Thursday , 19 October 2017


Gold Price-to-Debt Ceiling Ratio: Gold Price Has Some Room to Run

The rise of the national debt and the gold price are intertwineddebt-ceiling and the gold price has fallen behind. A huge catch-up may be on the horizon given issues over the debt limit and with the Fed and the President potentially on a collision course.

The comments above & below are edited ([ ]) and abridged (…) excerpts from the original article by David Chapman

…The Federal Reserve hiked interest rates 25 basis points (bp) for the second time in three months and hinted at more to come later in 2017… [saying] they had confidence in the path the economy was on. The market viewed it all as benign as stocks, bonds, and gold all rallied (yields that move inversely to bond prices fell). The US Dollar also fell. The Fed noted that inflation was close to its 2% target…[and] signaled that any future rate increases would be “gradual.”

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[The above being said,] the Fed hike is most likely destined to clash with President Trump at some point in the future. Trump has described the U.S. economy as a “mess” in sharp contrast to the Fed’s “confidence in the path of the economy.” Trump’s proposed tax cuts, stimulus programs, deregulation, and potential trade wars are viewed by some as potentially inflationary. One is preaching “restraint” while the other is touting “stimulus.” The Fed appears to want to “nip” any inflationary pressures early…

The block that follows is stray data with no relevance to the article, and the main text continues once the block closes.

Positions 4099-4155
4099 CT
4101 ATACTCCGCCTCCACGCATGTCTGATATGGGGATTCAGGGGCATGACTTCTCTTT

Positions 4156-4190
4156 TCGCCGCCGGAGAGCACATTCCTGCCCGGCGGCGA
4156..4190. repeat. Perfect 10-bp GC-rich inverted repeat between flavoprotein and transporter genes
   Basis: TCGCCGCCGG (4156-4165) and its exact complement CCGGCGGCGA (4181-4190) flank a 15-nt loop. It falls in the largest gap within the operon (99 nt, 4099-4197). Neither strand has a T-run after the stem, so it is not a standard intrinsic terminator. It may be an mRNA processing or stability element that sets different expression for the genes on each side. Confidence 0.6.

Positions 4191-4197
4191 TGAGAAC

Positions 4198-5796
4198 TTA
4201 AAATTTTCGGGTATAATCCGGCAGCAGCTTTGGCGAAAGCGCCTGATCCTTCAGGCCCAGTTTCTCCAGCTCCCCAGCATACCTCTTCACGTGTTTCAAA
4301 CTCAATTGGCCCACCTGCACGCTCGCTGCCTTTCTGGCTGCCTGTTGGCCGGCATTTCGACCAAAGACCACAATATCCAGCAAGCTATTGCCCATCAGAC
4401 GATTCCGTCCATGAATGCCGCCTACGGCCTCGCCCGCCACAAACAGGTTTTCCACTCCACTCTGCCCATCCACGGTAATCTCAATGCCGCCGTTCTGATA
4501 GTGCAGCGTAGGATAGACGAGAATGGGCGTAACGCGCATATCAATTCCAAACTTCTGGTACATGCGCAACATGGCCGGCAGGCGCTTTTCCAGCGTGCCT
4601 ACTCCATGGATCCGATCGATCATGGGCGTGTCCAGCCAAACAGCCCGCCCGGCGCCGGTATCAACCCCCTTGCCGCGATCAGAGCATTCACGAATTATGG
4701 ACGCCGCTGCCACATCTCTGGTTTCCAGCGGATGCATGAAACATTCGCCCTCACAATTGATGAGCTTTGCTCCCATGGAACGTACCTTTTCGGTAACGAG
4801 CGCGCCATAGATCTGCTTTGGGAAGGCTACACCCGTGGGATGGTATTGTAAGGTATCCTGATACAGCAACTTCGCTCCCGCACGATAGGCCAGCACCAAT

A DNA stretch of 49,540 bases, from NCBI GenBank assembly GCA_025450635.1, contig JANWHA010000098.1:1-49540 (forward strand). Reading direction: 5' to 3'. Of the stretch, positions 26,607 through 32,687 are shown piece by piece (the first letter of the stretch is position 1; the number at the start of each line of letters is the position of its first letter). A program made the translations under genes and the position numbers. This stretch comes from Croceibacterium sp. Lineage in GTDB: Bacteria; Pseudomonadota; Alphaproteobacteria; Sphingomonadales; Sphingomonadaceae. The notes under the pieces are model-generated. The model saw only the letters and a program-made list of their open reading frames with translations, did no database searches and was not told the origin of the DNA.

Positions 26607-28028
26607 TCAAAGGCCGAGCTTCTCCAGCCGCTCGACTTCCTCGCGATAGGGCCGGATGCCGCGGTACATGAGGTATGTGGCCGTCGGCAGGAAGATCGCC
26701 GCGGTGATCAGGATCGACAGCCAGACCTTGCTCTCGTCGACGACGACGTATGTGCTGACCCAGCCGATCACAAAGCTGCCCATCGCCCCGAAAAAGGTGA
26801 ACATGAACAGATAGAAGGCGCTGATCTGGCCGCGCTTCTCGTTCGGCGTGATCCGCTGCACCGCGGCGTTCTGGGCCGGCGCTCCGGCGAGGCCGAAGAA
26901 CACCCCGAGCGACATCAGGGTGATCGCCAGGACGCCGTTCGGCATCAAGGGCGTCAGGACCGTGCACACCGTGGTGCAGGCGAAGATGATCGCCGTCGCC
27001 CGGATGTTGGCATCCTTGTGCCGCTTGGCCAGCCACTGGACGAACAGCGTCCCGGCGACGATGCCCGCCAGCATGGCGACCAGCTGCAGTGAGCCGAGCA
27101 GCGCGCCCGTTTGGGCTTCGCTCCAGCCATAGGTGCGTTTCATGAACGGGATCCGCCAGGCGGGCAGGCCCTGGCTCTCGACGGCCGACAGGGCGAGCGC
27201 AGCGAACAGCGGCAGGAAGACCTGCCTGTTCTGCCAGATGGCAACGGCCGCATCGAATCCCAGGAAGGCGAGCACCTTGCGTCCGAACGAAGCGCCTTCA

The Debt Ceiling Problem

All this took place on the “Ides of March” but, overlooked in all the excitement, was the debt ceiling that had been suspended back in 2012 to March 15, 2017.

For most of the 20th century, the debt ceiling was raised with few problems…[but]

  • starting in 1995…the debt ceiling increase debate became rancorous and led to the non-passage of the U.S. budget and shutdown of government in 1995-1996. The impasse was eventually broken and the debt ceiling hiked.